CALPIRG Education Fund, Environment California Research & Policy Center, Frontier Group
California ranks second in the nation for potential reduction of greenhouse gas emissions and potential reduction of gas usage, according to a new report released today by Environment California Research & Policy Center, CalPIRG Education Fund and Frontier Group. The study, Electric Buildings: Repowering Homes and Businesses for Our Health and Environment, found that completely repowering California’s homes and businesses with electricity by 2050 would result in taking 5.9 million cars off the road. Going all-electric in our state’s buildings would help cut emissions, improve public health and protect the planet, the report concluded.
The report also outlines how overcoming key barriers standing in the way of widespread building electrification can improve public health and play a key role in fighting climate change.
The Rocky Mountain Institute found that customers in 11 different cities across the country could save thousands of dollars each by replacing fossil fuel-powered equipment with electric alternatives for space and water heating over a 15-year period, including Oakland, CA. Over 50 Californian cities and counties have proposed or adopted building codes to ban or discourage new buildings from using gas and California is considering banning or discouraging new gas installations state-wide.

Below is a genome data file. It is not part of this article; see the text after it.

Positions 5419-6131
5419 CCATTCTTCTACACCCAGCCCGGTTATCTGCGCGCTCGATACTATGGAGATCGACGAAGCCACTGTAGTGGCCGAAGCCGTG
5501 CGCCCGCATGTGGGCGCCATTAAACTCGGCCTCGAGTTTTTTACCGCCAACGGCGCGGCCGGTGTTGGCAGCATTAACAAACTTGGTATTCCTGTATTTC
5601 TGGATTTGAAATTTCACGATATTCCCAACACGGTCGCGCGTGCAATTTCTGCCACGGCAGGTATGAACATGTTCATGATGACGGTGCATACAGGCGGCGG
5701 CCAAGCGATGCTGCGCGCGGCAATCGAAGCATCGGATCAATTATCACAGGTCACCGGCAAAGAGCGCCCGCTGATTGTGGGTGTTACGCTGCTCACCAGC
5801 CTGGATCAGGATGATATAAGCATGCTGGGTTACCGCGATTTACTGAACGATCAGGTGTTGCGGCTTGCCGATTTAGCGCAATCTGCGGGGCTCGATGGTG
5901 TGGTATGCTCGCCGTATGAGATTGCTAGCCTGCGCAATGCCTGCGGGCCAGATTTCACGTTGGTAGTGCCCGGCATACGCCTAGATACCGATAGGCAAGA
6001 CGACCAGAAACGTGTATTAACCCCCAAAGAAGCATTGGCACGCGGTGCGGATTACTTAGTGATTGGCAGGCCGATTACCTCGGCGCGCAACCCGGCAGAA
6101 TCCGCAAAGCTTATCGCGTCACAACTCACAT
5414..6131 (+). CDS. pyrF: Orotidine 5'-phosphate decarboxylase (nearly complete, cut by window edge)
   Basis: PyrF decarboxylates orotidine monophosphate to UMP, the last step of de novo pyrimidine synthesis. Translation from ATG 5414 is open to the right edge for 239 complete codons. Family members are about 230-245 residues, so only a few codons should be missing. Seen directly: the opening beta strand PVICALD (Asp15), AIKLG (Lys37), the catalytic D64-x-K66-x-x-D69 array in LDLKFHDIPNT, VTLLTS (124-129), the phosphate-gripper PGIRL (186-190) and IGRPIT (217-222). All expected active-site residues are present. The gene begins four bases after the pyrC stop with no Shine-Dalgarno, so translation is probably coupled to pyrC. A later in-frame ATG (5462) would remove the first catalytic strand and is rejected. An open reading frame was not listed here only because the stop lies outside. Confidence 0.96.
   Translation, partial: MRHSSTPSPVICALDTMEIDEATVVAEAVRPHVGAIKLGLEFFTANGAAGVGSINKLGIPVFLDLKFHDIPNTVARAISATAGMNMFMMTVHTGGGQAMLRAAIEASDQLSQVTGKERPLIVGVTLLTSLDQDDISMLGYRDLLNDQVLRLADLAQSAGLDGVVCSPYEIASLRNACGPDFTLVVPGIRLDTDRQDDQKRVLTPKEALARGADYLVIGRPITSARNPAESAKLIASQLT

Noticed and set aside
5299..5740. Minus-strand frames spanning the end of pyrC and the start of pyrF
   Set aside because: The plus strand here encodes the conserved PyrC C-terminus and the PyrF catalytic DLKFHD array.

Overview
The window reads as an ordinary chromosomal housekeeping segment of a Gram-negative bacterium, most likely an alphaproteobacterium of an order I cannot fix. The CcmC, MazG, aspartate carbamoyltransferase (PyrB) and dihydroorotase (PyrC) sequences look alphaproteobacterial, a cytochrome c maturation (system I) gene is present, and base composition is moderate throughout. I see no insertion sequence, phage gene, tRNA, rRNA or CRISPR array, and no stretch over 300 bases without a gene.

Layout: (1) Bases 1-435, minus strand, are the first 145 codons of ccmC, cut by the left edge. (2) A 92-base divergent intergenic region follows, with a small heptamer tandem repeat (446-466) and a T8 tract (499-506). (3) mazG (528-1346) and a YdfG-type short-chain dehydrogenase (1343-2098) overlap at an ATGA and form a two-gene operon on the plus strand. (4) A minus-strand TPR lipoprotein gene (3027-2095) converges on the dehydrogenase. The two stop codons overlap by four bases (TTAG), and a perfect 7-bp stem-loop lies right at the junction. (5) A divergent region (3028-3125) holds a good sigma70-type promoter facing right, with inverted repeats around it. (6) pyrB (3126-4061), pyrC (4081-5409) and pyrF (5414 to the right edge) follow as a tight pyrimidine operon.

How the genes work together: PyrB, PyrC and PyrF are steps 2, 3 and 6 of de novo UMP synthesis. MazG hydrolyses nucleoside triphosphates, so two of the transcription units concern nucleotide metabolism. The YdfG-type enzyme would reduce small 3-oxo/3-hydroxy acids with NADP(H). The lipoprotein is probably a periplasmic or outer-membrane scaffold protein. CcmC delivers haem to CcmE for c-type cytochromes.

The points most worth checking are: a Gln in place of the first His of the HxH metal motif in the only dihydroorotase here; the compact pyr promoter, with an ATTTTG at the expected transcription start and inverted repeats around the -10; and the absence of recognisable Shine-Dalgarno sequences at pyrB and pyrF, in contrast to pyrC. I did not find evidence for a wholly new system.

In addition to highlighting states that have the most to gain from banning fossil fuels in homes and businesses, the study also analyzes the potential national benefits from this change. Electrifying a majority of our American homes and businesses by 2050 could reduce overall net emissions from America’s residential and commercial sectors by 306 million metric tons, which is equivalent to taking about 65 million cars off the road.
Electric Buildings also emphasizes the role such electric technologies as heat pumps, water heaters and other electric appliances like induction stoves can play in moving away from fossil fuels. Advances in electrifying these technologies have made them more efficient and affordable. This means that using fully electric systems in homes and commercial buildings now makes sense for owners in almost all instances of new construction.
Executive Director, Washington Legislative Office, Environment America; Vice President and D.C. Director, The Public Interest Network
Lisa directs strategy and staff for Environment America's federal campaigns. She also oversees The Public Interest Network's Washington, D.C., office and operations. She has won millions of dollars in investments in walking, biking and transit, and has helped develop strategic campaigns to protect America's oceans, forests and public lands from drilling, logging and road-building. Lisa is an Oregonian transplant in Washington, D.C., where she loves hiking, running, biking, and cooking for friends and family.